And then, since we had paid for both the house and the corn maze (and I am loathe to ever not get my money’s worth!) we hit the haunted corn maze out front. That horrifying winged beast in the picture above acts as kind of the maze’s gatekeeper, and when he is moving and screeching, well…you kinda want to wet yourself. I’m not kidding, he was freaky!

But the maze itself was actually quite cool. Instead of picking on me — as the ghosts and goblins did in the haunted house — they fixated on Ryan this time, so my journey on his coattails was actually pretty scare-free. Don’t get me wrong, the maze was still very creepy and totally long — someone said it winds almost a mile and a half through that dark-ass corn field! — but it was more cool creepy than, you know, crap your pants creepy.

So, if you opt for the Multi-Pass Ticket, which is $20 (versus $13 for just one haunted area) I’d suggest you hit the haunted house first, then catch your breath in the corn maze. And then, and only then, hit the fair food!

Like I said before, they have all kinds of crazy-good food and all of it was awesome and totally cheap, but I think the highlight of the Festival were the fresh-cooked donuts pictured below. Fried to order, they were freaking amazing…and when you added a healthy dusting of powdered sugar, well, these were some donuts for the ages, man. Spectacular!

So, for those of you in the L.A. area who wanna get your scare on, or even just get your fried food on, head out to Pierce College tonight because the Halloween Harvest Festival ends Sunday, November 2nd.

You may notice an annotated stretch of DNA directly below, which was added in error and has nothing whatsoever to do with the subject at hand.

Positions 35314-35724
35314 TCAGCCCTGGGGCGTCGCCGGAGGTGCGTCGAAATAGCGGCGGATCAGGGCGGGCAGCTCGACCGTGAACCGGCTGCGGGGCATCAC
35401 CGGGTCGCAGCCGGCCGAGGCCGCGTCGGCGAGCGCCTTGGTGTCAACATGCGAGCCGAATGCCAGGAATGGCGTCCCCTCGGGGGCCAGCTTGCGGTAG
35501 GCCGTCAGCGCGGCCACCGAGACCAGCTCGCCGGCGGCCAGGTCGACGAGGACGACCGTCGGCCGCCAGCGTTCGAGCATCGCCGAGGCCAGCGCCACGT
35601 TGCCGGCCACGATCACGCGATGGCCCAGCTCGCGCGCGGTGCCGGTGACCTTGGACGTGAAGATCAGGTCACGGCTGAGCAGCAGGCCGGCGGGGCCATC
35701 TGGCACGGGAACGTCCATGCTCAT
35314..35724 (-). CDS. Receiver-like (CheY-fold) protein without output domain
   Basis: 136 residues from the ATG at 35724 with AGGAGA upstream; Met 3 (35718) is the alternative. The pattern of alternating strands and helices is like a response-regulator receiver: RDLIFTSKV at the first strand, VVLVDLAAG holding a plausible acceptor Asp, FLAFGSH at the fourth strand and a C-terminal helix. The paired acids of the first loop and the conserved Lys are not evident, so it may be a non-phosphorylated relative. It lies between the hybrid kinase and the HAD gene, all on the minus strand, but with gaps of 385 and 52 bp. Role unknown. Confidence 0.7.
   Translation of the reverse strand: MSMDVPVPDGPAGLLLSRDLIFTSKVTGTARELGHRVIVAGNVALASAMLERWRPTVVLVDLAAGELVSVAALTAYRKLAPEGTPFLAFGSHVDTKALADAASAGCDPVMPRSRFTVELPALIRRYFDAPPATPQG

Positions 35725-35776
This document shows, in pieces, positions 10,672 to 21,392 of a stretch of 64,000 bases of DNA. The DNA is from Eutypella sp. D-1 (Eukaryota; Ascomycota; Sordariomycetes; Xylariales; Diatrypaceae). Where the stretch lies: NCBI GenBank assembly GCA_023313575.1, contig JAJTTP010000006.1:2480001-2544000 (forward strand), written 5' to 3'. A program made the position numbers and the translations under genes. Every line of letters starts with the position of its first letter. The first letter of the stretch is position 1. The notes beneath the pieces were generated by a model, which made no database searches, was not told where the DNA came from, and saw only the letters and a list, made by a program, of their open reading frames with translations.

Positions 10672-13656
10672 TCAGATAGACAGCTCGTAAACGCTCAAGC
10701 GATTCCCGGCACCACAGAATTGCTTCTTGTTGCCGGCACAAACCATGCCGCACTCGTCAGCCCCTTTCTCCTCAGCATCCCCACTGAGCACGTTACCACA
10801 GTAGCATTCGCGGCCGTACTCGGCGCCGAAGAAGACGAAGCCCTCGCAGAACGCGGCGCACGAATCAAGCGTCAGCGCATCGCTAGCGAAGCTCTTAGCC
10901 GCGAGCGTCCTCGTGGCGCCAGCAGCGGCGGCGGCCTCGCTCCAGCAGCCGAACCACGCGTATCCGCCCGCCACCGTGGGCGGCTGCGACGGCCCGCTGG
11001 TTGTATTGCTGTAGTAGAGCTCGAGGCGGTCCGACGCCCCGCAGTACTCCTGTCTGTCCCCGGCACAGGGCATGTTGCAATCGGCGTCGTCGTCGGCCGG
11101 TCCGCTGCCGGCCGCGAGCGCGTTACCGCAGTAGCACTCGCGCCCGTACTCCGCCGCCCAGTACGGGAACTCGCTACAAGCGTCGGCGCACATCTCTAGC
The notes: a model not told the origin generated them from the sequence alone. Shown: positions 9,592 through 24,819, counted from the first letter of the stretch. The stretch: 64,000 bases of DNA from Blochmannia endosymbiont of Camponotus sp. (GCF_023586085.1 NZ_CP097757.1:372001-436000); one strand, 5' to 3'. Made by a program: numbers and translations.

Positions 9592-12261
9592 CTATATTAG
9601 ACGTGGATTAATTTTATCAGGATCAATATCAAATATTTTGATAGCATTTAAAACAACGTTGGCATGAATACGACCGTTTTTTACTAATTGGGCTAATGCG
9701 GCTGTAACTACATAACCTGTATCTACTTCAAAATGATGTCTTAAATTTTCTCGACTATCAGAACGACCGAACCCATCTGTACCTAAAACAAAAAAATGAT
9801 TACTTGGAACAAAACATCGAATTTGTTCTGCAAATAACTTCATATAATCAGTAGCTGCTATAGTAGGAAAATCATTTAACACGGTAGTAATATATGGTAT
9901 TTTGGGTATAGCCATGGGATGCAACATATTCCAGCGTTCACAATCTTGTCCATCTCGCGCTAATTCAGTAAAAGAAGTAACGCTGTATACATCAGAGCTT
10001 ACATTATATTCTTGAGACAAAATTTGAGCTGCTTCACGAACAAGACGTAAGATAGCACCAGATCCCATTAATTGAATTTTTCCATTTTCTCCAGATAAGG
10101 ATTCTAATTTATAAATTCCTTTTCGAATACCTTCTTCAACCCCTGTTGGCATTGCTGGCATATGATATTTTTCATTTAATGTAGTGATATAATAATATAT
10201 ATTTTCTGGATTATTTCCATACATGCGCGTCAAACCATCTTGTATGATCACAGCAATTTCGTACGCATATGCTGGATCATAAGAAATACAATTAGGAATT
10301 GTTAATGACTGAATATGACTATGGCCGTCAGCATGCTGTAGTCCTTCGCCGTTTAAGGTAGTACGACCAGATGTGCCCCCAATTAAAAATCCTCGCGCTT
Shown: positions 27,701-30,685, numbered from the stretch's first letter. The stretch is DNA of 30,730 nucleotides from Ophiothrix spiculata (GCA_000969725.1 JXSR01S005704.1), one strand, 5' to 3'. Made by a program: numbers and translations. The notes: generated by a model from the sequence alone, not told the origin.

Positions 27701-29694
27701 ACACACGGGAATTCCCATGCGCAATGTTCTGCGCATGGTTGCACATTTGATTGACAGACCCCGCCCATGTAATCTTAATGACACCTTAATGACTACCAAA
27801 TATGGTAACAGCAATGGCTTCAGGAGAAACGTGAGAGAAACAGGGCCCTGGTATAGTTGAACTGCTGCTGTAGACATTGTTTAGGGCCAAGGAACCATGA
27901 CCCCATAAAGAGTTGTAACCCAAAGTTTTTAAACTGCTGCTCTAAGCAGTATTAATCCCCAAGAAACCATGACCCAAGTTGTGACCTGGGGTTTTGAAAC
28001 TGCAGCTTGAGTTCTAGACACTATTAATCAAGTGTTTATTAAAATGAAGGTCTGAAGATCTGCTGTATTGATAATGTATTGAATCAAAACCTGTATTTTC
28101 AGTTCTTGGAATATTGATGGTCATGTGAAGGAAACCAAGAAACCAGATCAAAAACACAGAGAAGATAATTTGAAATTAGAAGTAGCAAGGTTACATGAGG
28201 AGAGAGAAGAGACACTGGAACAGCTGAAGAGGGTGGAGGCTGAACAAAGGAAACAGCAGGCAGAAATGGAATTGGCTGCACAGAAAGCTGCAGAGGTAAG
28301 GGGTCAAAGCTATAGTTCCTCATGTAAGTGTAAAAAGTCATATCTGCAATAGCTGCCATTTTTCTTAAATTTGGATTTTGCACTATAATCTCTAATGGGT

And for the love of God, make sure and wear something grubby…we’re still scraping mud and straw off our damn shoes!

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3 Comments

Filed under Do, Eat

3 responses to “Halloween Harvest Festival @ Pierce College

  1. I never knew there was a difference between hay and straw! The things you learn from farmer’s daughter Bean. Then again, I actually have a picture somewhere that I took of Christine’s dad Buster baling hay.

    I just thought straw and hay were synonyms, like mowing the lawn vs. cutting the grass.

    BTW, if you are ever interested in knowing the difference between sauce and gravy — two words I also once thought were synonyms, here is an informative article explaining the difference.

  2. FYI, Here’s the difference between Hay and Straw:

    Hay: Any of several nutritional grasses and legumes, such as alfalfa or clover, that is cut, dried, and then used as fodder for farm animals.

    Straw: Hollow stalks of grain (such as wheat), used mostly as bedding and garden mulch, but which is also used as feed. Straw has less nutritional value than hay. And if you ask a cow, she’ll say that it doesn’t taste as good, either.

  3. Ha! Thanks so much for researching that for me, dude. Of course, Christine said she could have saved us both some time and told us the differences between hay and straw to begin with… 🙂

    As for sauce and gravy…it’s all good to me!!